Onerous Conditions

In my previous blog (Volume 1, Number 2), I discussed the importance of reading contracts before signing them. As a refresher, if you sign a contract, you are generally bound by the terms of the contract even if you had not read the terms of the contract before you signed it. While this advice is sound and should always be followed, I wanted to bring to your attention a potential ‘get out of jail free card’ that you can rely upon.

Onerous Terms

In Clendenning, a decision of the Ontario Court of Appeal (the highest court in Ontario), a customer rented a car at an airport. Before renting the car, the customer had chosen to pay an additional premium for “collision damages waiver”, which he had been led to understand provided comprehensive insurance for vehicle damage. The customer signed the rental agreement without reading it. Unbeknownst to the customer, there was a term in the rental agreement which allowed the rental company to refuse coverage for collision damage if the customer had driven the car after consuming any alcohol (the “No Alcohol Term”). Subsequently, the customer drank (within the legal limit), damaged the vehicle and applied for coverage. The rental company relied on the No Alcohol Term in the rental agreement to refuse coverage.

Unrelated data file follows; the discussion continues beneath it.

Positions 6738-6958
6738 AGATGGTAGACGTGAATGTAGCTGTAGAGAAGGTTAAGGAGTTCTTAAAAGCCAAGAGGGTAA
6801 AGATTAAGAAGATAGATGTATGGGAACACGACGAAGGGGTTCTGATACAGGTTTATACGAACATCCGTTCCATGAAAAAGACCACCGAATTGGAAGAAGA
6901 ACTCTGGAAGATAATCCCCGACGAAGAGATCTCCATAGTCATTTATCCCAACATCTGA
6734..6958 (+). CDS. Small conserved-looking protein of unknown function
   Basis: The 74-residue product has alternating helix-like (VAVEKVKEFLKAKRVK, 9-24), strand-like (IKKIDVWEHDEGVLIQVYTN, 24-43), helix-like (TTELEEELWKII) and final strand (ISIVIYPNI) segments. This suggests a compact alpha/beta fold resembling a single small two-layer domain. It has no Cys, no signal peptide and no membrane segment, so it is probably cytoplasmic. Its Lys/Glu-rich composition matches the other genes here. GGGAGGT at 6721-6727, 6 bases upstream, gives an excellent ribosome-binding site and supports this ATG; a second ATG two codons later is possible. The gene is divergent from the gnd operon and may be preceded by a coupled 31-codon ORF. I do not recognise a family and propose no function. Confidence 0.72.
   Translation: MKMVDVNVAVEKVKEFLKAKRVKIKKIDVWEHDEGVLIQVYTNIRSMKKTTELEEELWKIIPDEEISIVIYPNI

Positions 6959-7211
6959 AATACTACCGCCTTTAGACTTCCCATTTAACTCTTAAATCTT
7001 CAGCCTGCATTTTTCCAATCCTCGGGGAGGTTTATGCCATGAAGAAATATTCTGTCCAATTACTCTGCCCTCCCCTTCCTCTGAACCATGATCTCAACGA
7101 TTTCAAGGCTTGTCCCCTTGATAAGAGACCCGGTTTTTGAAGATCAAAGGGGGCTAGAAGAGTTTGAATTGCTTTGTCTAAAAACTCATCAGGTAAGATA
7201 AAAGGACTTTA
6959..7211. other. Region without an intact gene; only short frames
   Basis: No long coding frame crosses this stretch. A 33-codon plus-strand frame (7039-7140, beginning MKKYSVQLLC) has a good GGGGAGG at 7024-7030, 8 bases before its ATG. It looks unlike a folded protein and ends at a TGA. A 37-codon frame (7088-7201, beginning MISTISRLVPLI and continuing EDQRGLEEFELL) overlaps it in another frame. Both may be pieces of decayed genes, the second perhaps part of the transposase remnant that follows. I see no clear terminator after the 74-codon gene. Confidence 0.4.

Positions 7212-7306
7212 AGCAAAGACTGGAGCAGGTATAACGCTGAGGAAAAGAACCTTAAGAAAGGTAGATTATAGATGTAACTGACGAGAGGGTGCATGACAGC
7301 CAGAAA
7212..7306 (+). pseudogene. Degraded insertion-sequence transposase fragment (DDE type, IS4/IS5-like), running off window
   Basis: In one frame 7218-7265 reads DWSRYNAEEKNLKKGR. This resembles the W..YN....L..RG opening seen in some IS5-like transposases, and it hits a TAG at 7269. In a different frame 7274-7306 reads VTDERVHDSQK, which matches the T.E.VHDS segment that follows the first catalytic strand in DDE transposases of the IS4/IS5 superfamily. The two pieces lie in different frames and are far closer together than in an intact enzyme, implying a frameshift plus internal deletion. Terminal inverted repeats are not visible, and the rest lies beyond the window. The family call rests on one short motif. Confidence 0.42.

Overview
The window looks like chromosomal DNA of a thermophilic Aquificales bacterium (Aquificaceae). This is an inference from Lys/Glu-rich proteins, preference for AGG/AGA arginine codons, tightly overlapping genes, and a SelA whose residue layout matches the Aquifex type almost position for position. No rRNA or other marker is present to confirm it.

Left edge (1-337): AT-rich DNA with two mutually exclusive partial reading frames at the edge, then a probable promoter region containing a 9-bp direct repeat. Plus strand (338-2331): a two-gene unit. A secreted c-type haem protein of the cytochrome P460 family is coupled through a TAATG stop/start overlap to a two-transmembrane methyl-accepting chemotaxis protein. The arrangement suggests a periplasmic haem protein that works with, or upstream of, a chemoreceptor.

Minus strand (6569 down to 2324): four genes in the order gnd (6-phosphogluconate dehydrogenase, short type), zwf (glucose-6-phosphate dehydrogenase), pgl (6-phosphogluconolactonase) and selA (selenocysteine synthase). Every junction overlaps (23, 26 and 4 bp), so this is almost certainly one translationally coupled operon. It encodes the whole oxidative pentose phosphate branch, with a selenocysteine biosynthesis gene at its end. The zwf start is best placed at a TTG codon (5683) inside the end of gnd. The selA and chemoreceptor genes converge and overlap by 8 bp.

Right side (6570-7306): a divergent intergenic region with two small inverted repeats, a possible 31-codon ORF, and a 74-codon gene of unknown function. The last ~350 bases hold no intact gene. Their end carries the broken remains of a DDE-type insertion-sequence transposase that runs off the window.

On appeal, the Ontario Court of Appeal refused to enforce the No Alcohol Term and awarded coverage to the customer, even though the customer had not read the terms of the rental agreement before signing the contract. The court’s decision was explained as follows:

  • The No Alcohol Term was considered ‘harsh’ and ‘onerous’.
  • A harsh and onerous term is one where the party receiving the contract (in this case the customer) wouldn’t expect that term to be included in the contract. In other words, the term would take the customer by surprise because that term didn’t reflect the customer’s intention when he signed the contract.
  • The rental company did not notify the customer of the No Alcohol Term before the customer signed the contract.
  • Because the customer believed that he would receive collision coverage if he damaged the vehicle, the rental company needed to draw the No Alcohol Term to the customer’s attention. The court held that because the No Alcohol Term was not a standard term in a basic car rental agreement, the No Alcohol term took the customer by surprise and did not represent the customer’s intention when he signed the contract.


The example above is important for employers and companies. Since employers and companies often rely on the terms of an executed contract, they must bring onerous terms to the other party’s attention before that party signs the contract.

Although determining whether a term is onerous is a fact-driven exercise, ask yourself the following: do you believe the other party receiving the contract would have anticipated such a term to be included in the contract; do you think it would take the receiving party by surprise? If so, be sure to bring that term to the other party’s attention before that party signs the contract. Also, bold or underline the term in the contract and put it in large font. Simple steps like these will go a long way to ensuring that the contract is later enforceable.